Fay always reached out to help others. When she met Eddie, in her heart she knew she should not get involved with him. He was timid, shy, reserved. He needed a good friend. When he unexpected declared his love for her, well, he swept her off her feet! They enjoyed each other's company. He didn't behave ungentlemanly. When he proposed, she made a snap decision and said, "Yes."
What Fay didn't expect was a downturn in the economy that hit Eddie like a brick wall. He couldn't cope with unemployment and under-employment and turned into someone she didn't know any more. He was hurting so much she thought he needed someone to lighten his burdens for just a little while until he got back on his feet, regained his bearings and they could be happy again.
Those things never happened. A lot of people, especially women, thought he was a sweetheart. They didn't see him in action at home. Fay found herself trying to keep the household going alone. Eddie went to work only because Fay insisted he had to. At home he was emotionally vacant, uninvolved. Fay realized he took up space like a table, a chair, a plate. She didn't know what to do about any of it.
Fay tried to talk to Eddie. She tried to convince him they had floated too long. They needed a plan. Here's where they were. Where did they want to go? How were they going to get from Point A to Point B? She put it as simply as she could. He said nothing. Did he comprehend what she was talking about or not? She decided to stop taking care of everything, like he had, hoping he would care enough to react. Nothing. Then she heard the term: Codependency.
"If you find yourself romantically inclined toward an addict or someone in recovery, before taking the plunge, take a step back to really consider things," advises Morningside Recovery, an agency in California. "For instance, if you believe addiction is a weakness of character or you're looking for something casual, or you think you can fix your partner with love, don't get involved."
Fay remembered telling her best friend she didn't want to be involved with Eddie. He wasn't an addict but he had some emotional baggage which she wouldn't know about for many years. Love does not conquer all, and there was that word: Codependency, also known as "relationship addiction." This is a one-sided, emotionally destructive relationship, often abusive, as well. It is learned from parents or other family members.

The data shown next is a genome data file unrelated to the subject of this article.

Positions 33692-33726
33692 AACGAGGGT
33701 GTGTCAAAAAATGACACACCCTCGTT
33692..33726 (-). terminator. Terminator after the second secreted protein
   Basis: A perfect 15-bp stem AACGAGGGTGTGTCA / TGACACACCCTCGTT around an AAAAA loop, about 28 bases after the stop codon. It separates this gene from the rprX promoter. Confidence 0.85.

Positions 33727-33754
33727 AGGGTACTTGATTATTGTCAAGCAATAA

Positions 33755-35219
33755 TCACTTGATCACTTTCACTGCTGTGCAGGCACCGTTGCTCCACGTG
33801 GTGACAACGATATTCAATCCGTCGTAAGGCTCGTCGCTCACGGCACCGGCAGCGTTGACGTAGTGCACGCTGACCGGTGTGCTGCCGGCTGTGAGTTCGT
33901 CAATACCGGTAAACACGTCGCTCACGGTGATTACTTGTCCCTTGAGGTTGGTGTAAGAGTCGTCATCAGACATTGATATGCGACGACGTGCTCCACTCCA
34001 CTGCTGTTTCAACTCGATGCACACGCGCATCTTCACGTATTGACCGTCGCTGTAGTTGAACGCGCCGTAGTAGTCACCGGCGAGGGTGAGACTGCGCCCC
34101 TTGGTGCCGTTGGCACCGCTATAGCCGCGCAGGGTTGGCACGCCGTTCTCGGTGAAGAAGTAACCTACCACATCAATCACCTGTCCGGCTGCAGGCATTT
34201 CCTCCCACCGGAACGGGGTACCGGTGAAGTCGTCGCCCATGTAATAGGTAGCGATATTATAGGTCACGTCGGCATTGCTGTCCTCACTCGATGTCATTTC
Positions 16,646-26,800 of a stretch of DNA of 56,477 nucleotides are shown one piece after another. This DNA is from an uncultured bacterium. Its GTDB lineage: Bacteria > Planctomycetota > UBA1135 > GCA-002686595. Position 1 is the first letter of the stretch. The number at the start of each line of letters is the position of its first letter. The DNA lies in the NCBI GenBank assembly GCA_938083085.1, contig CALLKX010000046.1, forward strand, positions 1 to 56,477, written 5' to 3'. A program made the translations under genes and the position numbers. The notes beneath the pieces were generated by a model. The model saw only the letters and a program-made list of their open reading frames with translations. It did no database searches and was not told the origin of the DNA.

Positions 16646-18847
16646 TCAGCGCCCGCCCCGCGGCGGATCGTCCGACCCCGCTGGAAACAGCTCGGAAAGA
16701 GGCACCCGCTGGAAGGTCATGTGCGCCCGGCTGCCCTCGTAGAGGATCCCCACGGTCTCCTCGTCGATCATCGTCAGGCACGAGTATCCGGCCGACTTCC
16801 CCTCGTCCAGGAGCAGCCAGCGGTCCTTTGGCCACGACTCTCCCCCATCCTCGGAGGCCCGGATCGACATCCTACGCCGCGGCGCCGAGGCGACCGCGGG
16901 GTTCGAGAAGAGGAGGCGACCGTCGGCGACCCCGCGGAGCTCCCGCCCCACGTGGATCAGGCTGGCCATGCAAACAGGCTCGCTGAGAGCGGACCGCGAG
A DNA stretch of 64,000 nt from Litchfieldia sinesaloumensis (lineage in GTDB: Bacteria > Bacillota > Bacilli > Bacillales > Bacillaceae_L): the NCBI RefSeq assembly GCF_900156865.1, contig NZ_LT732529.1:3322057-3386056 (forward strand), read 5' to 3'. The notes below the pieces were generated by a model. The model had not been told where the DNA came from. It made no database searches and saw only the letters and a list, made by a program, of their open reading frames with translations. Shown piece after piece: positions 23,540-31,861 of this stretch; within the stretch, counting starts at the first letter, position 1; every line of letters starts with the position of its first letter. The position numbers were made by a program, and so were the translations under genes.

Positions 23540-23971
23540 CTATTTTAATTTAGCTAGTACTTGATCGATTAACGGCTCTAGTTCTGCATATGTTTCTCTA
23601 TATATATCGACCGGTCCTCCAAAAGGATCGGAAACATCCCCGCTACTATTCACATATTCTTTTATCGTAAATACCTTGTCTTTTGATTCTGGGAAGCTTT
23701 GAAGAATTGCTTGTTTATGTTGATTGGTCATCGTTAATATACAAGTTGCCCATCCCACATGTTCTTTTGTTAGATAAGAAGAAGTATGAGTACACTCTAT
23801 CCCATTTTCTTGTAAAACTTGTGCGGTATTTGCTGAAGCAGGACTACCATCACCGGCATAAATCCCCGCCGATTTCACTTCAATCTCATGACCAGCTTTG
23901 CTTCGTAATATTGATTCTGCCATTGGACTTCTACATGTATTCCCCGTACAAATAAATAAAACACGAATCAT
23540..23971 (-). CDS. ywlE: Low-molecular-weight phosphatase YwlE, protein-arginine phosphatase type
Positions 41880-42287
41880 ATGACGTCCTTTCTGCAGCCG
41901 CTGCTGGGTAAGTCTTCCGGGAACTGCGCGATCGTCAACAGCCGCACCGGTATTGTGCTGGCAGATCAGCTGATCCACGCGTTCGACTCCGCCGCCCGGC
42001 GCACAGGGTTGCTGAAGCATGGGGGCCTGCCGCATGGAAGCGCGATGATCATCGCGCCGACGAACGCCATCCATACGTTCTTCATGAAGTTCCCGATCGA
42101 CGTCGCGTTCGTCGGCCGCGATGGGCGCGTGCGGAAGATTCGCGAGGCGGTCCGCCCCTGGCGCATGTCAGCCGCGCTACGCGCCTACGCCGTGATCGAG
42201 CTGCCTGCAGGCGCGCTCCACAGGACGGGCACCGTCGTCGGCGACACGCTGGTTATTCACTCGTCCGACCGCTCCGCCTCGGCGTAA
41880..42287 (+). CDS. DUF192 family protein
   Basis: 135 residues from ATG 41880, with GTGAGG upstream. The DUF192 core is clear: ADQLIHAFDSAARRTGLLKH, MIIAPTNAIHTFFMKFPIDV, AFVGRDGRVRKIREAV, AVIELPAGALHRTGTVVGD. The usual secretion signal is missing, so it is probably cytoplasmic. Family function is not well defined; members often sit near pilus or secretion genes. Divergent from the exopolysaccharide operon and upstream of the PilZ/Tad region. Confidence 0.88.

Fay thought about her parents and their relationship. Mom had done everything she could to fix everything but Dad had been so uninvolved with the family, rarely at home.
Codependents are partners in a dysfunctional family, although originally it was partners of addicts. A dysfunctional family is one in which someone(s) feel anger, fear, pain or shame that is ignored or denied. There may be other underlying problems as well, says Mental Health of America (online.)
Fay urged Eddie to go to counseling with her.
"There's nothing wrong with me," he said.
She realized, too, that she had become a survivor, hiding her feelings, her needs, her self, mostly because she'd been raised to believe it was sinful to be selfish enough to think of what she needed before others in her life were taken care of.
- Learn to deny, ignore, avoid difficult emotions
- Detach themselves, don't talk, don't touch, don't feel, don't trust and don't confront
- Identity and emotional development are inhibited
- Attention and energy are focused on the needy one who is uninvolved in the relationship
- Sacrifices self and needs for the one who is sick or addicted
- Has low self-esteem
- Looks for things outside of self to make them feel good
- May become addicted to substances
- May develop compulsive behaviors: workaholism, gambling, indiscriminate sexual activity and martyrdom.
- What did you learn from your family?
- What are you teaching your children and younger members in your family?
- Who are you, and why are you here?
Family Recovery Center promotes the well being of individuals, families and communities with education, prevention and treatment programs for substance abuse and related mental health issues. For more information about FRC's services, contact the agency at 964 N. Market St., Lisbon; phone, 330-424-1468 or e-mail, firstname.lastname@example.org.